Our regular readers may remember our visit last year to Wightwick (pronunced WIT-ik) Manor, which houses a large collection of terminally boring Pre-Raphaelite paintings. I’m not going to inflict that on you again, so here’s a picture of the great hall there, which had hardly any Pre-Raphaelites visible if you look at it from here.
The gardens are nice too, and there is next to no chance of being bored to tears by Pre-Raphaelites there.
But oh, dear, since we were last there, the outbuildings have been taken over by as tedious a collection of Pre-Raphaelites as you are likely to come across if you take a wrong turning in the National Gallery.
This, I kid you not, is The Little Mermaid, before Disney recruited her up and made her sign a no-nudity clause.
Of course, Disney got her off the opiates and onto ecstasy. (What? You think people fall in love at first sight without the aid of drugs? Let alone wear a bra made out of seashells… There’s good bra material like cloth, leather, or even chainmail, that is flexible with round edges. Then there is bad bra material like sandpaper, plate glass, or sea shells, which is inflexible with sharp edges. Seriously, nobody who wasn’t tripping would want a bra where you face the risk of major lacerations if things get a bit bouncy.)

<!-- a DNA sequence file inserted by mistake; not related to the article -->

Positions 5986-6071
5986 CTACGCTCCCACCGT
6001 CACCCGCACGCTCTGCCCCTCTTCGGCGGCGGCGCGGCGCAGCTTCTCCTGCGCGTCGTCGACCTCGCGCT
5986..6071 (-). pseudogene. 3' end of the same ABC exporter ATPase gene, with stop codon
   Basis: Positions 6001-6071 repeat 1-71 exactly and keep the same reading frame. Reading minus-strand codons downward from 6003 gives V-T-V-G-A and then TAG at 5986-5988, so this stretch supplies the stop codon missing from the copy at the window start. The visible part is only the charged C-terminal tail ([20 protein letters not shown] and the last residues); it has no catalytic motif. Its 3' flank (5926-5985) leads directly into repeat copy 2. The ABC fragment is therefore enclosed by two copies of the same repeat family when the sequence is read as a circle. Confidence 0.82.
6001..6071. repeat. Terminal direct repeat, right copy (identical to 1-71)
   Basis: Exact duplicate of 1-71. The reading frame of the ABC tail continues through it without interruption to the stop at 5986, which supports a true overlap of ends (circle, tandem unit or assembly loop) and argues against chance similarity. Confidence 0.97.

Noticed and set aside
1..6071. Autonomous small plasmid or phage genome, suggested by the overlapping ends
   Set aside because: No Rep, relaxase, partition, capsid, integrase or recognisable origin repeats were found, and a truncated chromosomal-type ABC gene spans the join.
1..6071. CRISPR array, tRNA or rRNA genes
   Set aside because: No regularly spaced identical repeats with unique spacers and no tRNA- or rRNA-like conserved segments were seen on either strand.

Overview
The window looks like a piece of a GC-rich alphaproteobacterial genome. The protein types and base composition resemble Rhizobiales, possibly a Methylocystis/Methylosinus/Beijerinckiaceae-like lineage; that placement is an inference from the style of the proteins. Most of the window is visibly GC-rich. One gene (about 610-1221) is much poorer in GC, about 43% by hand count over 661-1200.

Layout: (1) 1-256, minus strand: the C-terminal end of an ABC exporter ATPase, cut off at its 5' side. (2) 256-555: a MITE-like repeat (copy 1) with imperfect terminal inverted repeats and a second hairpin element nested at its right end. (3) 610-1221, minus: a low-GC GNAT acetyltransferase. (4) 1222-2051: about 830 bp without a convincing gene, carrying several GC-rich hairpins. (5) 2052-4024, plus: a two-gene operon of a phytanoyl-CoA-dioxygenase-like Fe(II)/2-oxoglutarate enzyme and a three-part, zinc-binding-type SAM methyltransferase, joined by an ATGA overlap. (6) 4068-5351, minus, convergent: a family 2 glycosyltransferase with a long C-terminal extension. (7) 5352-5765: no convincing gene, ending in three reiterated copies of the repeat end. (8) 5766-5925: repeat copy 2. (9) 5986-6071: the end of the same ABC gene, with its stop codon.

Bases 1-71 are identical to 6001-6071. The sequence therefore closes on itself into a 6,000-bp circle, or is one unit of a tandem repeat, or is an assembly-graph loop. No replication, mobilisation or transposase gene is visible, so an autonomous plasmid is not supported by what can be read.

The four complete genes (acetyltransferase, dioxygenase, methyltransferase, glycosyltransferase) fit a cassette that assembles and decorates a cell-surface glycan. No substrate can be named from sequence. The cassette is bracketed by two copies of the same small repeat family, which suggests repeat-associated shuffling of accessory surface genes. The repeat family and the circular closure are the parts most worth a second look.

The new paintings are all by Evelyn De Morgan, who for a Victorian lady seems to have spent a lot of time painting naked women. Her husband spent all of his money and most of hers trying to get a perfect metallic gaze on pottery. Here’s a plate he did in which the rigging on the sailboat is almost but not quite right.
After Witick (spelled Wightwick) we headed on down the Staffordshire and Worcestershire canal. (We said goodbye to the Shropshire Union this morning.) This is another of Brindley’s canals, but unlike the Bridgewater, he started using locks on this one. They are fairly easy to use with bridges at the lower end, but our last locks for the day were decidedly weird. The Bratch Locks are a flight of three lock with almost no distance between them, so there is a complicated color coded sequence of moves to get a boat through.
Luckily the lock keeper, who was just quitting for the day, stayed around for long enough to get us started. While Paula took the boat into the locks, I was sent off to open all the blue paddles.